So you decided to "upgrade" your MobileMe calendars to Apple's new way of doing things – the one that puts the calendar up in the cloud as the main version, and offers to keep a local copy in iCal when you're offline. Did you find out a problem the hard way like I did? If you used to publish a calendar, like, oh, a club meeting calendar, that was read-only, so your club members could see when meetings were, then guess what? You can't do that any more.
It gets worse! Suppose you were doing that, then went to MobileMe and said "upgrade." All your former calendars were replaced with new ones up on the MobileMe servers. But what if you forgot to "unpublish" your old calendars? Surprise! They're still there. And once the old one is gone, you can't unpublish it. You'll need to create another one with the same name on your Mac, publish it, then unpublish it to get rid of it. Otherwise, it will be out there for people to look at, but never get updated.
But surely Apple has this covered, right? You can right-click on a new calendar and select "Share Calendar" to email the web page to your friends, right? Um…no. Yes, you can email them an invite to the calendar – but the invite gives them a cryptic long file name ending in .ics. What iCal is sending out for you is a subscription address – your friends can subscribe to the calendar, but not see it in a web page like before. If you allow it, they can even edit the calendar. Problem solved! Unless, of course, you have a lot of people who went to the web page to check on club meetings that don't have Macs, so no iCal, or a compatible Windows program. All they want to do is check out when a meeting is and to see maybe if some details attached to it changed. maybe they want to check from work before they leave, but can't exactly subscribe to your calendar from there. So how do you get a web page back?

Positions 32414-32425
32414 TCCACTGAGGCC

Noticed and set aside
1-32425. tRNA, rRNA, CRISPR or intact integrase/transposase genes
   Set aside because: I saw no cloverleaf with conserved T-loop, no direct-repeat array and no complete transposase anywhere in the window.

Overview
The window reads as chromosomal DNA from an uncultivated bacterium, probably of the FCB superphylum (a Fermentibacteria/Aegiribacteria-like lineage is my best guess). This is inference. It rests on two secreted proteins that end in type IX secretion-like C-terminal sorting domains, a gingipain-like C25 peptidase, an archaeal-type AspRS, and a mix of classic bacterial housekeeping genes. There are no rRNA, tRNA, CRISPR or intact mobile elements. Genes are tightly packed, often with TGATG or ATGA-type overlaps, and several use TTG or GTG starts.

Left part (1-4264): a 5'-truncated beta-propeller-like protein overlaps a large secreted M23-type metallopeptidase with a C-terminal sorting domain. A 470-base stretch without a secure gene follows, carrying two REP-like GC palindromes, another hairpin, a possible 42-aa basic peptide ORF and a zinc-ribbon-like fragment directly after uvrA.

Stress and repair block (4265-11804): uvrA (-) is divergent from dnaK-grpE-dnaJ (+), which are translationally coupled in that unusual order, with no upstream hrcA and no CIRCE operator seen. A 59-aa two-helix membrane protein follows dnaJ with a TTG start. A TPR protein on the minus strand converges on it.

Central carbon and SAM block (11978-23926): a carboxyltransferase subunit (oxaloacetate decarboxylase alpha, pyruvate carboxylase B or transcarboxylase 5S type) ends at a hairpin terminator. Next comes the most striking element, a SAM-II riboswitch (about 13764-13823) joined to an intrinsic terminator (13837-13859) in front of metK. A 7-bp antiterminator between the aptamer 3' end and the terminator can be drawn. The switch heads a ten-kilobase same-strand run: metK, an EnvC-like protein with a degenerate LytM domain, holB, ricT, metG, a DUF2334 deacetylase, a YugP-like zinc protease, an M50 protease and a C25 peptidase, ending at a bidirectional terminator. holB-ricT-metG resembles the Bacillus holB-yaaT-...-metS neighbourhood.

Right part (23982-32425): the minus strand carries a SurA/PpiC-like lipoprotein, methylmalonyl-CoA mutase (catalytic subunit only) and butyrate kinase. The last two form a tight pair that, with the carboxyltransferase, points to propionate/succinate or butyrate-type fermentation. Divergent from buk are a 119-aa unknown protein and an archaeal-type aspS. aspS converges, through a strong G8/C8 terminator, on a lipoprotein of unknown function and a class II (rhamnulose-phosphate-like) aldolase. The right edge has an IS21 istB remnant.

PHP iCalendar to the rescue! PHP iCalendar is free software, written in PHP, that will allow you to publish .ics files as web pages. Now, you'll need some sort of web server available to you for this to work, and that web server must support PHP scripts (many ISPs offer free web space to subscribers, but Comcast for example does not allow you to run PHP scripts). But there are free and low-cost web providers that allow PHP scripting around.
Before you start worrying that you need to learn how to write PHP scripts, don't worry – you don't need to know anything about it. You also don't need to know anything about HTML. All you need to do is to download the zip file, unzip it, and put the resulting directory in the root of your web server's web root, which is the same place your index.html file or other home page file is (and yes, you can put it anywhere else too – I'm simplifying). You can rename the directory if you like (in case you think "phpicalendar" is too long say). Then edit one line in the file config.inc.php (use a text editor such as TextEdit in text mode or the free TextWrangler, available in the new App Store, or also directly from Bare Bones Software) – look at line 104, it looks like this:
This tells PHP iCalendar to subscribe to a .ics file. You want to change it to subscribe to your calendar. So first you need to right-click on the calendar in iCal and select "Share Calendar." Then send an invitation to yourself via email. In it, you'll get a long file name beginning with "webcal://" and ending in ".ics". Use that file name in place of the sample in line 104 (and take out the # sign at the front – that is a "comment" character that tells the system to ignore the line). Save your file, and you're done! You can then go to http://www.your-web-site.com/phpicalendar (if you didn't change the default directory name) and you will have a web page with your calendar (by default, showing you today). As you update it in iCal, and those updates are sent up to MobileMe, they will show up in PHP iCalendar (you need to refresh the page to get the updates). You can go to a month view by going to http://www.your-web-site.com/phpicalendar/month.php. Hovering over an item will pop up any details about the item. You can print, subscribe to RSS feeds, and save off your preferences for views, etc in a cookie (like a preference for always starting in "week" view).
PHP iCalendar is free and open source. If you're handy with PHP, you can of course customize it any way you want, as you have the source code. But if you don't know anything about PHP or HTML, you can still set it up very quickly.